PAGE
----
As is the case with most elite international competitions, the squad’s selection is ultimately ‘at the discretion’ of Swimming Australia and there is an ‘extenuating circumstances’ clause included in the documentation. Interestingly, the circumstances are defined not only as ‘injury or illness’, but also cover ‘an unanticipated event occurring at Selection Trials.’
Although nothing is specified within the ‘unanticipated event’, one can’t help thinking back to Ian Thorpe’s false start at the 2004 Olympic Trials, which cost him an automatic selection to the Athens roster in the event. Qualifier Craig Stevens wound up relinquishing his spot to Thorpe and the ‘thorpedo’ eventually claimed Olympic gold.
The who’s who of Australian swimming is set to compete including speedsters Cameron McEvoy, Kyle Chalmers, James Magnussen and up-and-comer Jack Cartwright. The longer freestyle races will see young 17-year-old Elijah Winnington take on Olympic medalist Mack Horton to see if the teen can follow-up with his winning performances at the NSW Championships earlier this year.
Also in the men’s mix will be Argentina’s Federico Grabich, who is entered in both the 50m and 100m freestyle events. The national record holder has been rather quiet since his 2015 Pan American Games gold and 2015 World Championships bronze, but will look to shake up the competition in Queensland as a visiting swimmer.
The women’s side is led by multi-Olympic medalist Emma McKeon, as the 23-year-old Wollongong native is slated to swim 5 individual events. She’s sticking to her bread-and-butter 100m free, 200m free and 50m fly/100m fly events, but is also slated to take on the 200m fly. Right off the bat McKeon will face a double, with the 200m free and 200m fly both taking place on day 1.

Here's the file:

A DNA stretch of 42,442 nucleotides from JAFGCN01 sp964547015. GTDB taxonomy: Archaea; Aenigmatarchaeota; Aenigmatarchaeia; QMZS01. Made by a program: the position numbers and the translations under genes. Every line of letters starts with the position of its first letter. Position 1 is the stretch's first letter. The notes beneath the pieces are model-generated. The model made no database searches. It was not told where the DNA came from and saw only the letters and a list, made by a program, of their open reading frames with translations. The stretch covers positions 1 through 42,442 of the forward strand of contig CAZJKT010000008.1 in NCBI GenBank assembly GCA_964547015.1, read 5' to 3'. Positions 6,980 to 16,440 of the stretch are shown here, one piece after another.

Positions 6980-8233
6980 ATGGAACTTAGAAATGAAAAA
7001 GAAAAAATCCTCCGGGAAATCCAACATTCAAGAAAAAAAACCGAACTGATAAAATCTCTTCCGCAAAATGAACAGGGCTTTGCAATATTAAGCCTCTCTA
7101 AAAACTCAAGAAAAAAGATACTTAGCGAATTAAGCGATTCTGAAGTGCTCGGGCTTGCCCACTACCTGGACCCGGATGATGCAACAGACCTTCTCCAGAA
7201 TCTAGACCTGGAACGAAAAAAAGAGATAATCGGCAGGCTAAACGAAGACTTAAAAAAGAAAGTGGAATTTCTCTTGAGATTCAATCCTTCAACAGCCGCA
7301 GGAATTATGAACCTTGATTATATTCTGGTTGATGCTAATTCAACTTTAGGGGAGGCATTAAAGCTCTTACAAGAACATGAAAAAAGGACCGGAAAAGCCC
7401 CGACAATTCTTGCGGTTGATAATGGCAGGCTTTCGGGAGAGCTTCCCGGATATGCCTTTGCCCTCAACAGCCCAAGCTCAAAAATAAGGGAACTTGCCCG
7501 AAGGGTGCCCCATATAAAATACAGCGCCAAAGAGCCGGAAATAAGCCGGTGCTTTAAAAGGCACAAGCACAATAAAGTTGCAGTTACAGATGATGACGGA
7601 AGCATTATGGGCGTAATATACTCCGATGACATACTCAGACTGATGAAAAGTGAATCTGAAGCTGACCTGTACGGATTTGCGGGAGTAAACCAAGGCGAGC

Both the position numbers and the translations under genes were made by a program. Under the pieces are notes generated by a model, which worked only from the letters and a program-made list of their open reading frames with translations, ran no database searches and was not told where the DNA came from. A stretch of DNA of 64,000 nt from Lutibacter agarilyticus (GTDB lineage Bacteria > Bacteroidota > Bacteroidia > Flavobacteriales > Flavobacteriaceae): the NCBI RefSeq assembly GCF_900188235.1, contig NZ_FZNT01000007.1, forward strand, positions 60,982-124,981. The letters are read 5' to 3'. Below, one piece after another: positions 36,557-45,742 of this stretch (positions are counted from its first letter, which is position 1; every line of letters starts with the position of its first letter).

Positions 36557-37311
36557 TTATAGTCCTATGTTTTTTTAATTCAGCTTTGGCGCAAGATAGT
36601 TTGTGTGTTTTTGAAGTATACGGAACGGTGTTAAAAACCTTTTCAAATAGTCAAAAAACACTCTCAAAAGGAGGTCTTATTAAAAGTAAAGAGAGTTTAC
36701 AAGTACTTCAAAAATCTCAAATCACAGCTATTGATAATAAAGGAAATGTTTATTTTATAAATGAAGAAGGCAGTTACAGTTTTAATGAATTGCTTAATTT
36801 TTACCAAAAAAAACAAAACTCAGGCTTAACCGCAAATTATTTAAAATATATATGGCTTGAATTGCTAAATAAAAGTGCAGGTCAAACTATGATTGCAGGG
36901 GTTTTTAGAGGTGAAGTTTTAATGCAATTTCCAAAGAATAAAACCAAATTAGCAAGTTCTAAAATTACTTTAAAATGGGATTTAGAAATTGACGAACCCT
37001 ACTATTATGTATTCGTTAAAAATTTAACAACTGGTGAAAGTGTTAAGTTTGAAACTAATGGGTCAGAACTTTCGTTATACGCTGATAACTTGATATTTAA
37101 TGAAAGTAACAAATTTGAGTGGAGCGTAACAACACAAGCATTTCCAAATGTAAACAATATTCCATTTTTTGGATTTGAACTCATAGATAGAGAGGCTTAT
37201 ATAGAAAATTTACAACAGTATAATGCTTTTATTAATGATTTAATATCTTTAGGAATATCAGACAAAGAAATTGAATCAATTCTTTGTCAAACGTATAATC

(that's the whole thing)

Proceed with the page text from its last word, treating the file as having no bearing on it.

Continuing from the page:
Cate Campbell is also trying out a new event at a Trials in the 50m butterfly, a race in which she became the first Aussie woman butterflyer ever to clock a sub-26 second time in a textile suit. While competing at the NSW Championships in January, the 25-year-old clocked a winning time of 25.68 for a new personal best and #3 time in the world.
C1 is also entered in the 200m freestyle, an event in which the thoroughbred sprinter has said would purely be for relay positioning rather than for any individual race glory.
Veteran mainstays Emily Seebohm, Bronte Campbell, Brittany Elmslie, Madi Wilson and Brianna Throssell are anticipated to be hitting the Queensland pool, along with on-the-move youngsters like Kaylee McKeown. McKeown has made noise on the backstroke front, but recently also turned heads with her 400m IM racing. The 16-year-old comes into the meet as the 2nd-seeded swimmer in that grueling event.
Olympic silver medalist Maddie Groves is listed among the competitors expected to race, although she was also listed on the NSW pyshcs and wound up not racing. Groves is looking to maker her return since having missed out-of-competition doping tests, which almost rendered her suspended. Groves wound up winning her contestment, but such was not the case for triple medalist from the 2014 Commonwealth Games, Thomas Fraser-Holmes.
TFH is in the midst of serving a 12-month ban and, therefore, is unable to compete at these Trials.